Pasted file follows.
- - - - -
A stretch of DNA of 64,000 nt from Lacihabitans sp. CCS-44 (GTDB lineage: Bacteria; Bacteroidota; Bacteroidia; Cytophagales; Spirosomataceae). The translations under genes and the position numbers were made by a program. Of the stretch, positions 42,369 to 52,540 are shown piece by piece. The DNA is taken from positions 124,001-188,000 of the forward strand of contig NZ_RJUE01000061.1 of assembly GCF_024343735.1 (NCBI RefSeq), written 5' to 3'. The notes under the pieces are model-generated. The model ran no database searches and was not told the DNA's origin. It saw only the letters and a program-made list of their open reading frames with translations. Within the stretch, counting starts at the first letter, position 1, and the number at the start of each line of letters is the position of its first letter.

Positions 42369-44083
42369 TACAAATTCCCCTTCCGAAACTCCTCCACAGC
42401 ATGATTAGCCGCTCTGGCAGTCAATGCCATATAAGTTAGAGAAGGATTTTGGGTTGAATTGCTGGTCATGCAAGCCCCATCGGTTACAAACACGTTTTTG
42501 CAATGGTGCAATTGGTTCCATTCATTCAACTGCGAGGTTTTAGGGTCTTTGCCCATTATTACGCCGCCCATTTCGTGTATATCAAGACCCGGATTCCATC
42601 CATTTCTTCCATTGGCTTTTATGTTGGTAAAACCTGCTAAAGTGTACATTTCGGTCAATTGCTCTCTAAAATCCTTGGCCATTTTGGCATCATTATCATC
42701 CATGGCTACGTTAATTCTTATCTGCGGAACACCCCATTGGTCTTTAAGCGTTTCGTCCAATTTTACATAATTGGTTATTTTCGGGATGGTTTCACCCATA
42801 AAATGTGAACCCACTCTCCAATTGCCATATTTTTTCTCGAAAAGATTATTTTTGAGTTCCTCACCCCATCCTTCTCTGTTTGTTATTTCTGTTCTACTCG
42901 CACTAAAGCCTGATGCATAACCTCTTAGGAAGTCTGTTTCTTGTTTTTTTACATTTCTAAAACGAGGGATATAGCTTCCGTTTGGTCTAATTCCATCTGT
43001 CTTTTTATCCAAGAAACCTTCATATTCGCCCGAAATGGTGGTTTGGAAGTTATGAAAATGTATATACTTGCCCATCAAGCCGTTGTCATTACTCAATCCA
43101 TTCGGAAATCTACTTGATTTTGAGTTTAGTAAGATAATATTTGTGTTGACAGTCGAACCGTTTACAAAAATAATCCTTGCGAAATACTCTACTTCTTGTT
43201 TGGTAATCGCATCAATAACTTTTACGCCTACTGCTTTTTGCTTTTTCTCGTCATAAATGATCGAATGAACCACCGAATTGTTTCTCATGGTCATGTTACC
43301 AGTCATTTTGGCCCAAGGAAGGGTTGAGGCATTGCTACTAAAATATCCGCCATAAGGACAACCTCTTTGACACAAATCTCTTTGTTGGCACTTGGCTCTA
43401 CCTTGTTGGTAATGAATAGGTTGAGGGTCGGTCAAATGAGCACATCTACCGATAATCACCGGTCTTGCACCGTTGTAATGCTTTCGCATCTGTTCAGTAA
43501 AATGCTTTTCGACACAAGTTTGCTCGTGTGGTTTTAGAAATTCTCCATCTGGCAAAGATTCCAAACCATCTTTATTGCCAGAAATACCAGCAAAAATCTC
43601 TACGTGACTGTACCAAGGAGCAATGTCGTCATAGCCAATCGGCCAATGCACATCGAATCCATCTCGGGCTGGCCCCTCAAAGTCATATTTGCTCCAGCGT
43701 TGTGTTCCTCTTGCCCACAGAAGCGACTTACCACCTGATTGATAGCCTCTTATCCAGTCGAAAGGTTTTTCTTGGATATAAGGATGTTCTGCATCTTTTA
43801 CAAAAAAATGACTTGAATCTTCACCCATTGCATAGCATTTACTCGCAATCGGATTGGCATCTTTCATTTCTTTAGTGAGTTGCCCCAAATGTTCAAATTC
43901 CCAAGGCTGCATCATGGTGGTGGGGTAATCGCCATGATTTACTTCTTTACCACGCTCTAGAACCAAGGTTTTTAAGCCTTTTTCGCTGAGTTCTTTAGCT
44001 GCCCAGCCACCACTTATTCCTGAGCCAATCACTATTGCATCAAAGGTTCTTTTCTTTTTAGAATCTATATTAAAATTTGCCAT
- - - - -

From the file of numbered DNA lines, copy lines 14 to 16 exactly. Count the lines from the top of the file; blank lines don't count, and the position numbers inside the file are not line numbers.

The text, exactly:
43401 CCTTGTTGGTAATGAATAGGTTGAGGGTCGGTCAAATGAGCACATCTACCGATAATCACCGGTCTTGCACCGTTGTAATGCTTTCGCATCTGTTCAGTAA
43501 AATGCTTTTCGACACAAGTTTGCTCGTGTGGTTTTAGAAATTCTCCATCTGGCAAAGATTCCAAACCATCTTTATTGCCAGAAATACCAGCAAAAATCTC
43601 TACGTGACTGTACCAAGGAGCAATGTCGTCATAGCCAATCGGCCAATGCACATCGAATCCATCTCGGGCTGGCCCCTCAAAGTCATATTTGCTCCAGCGT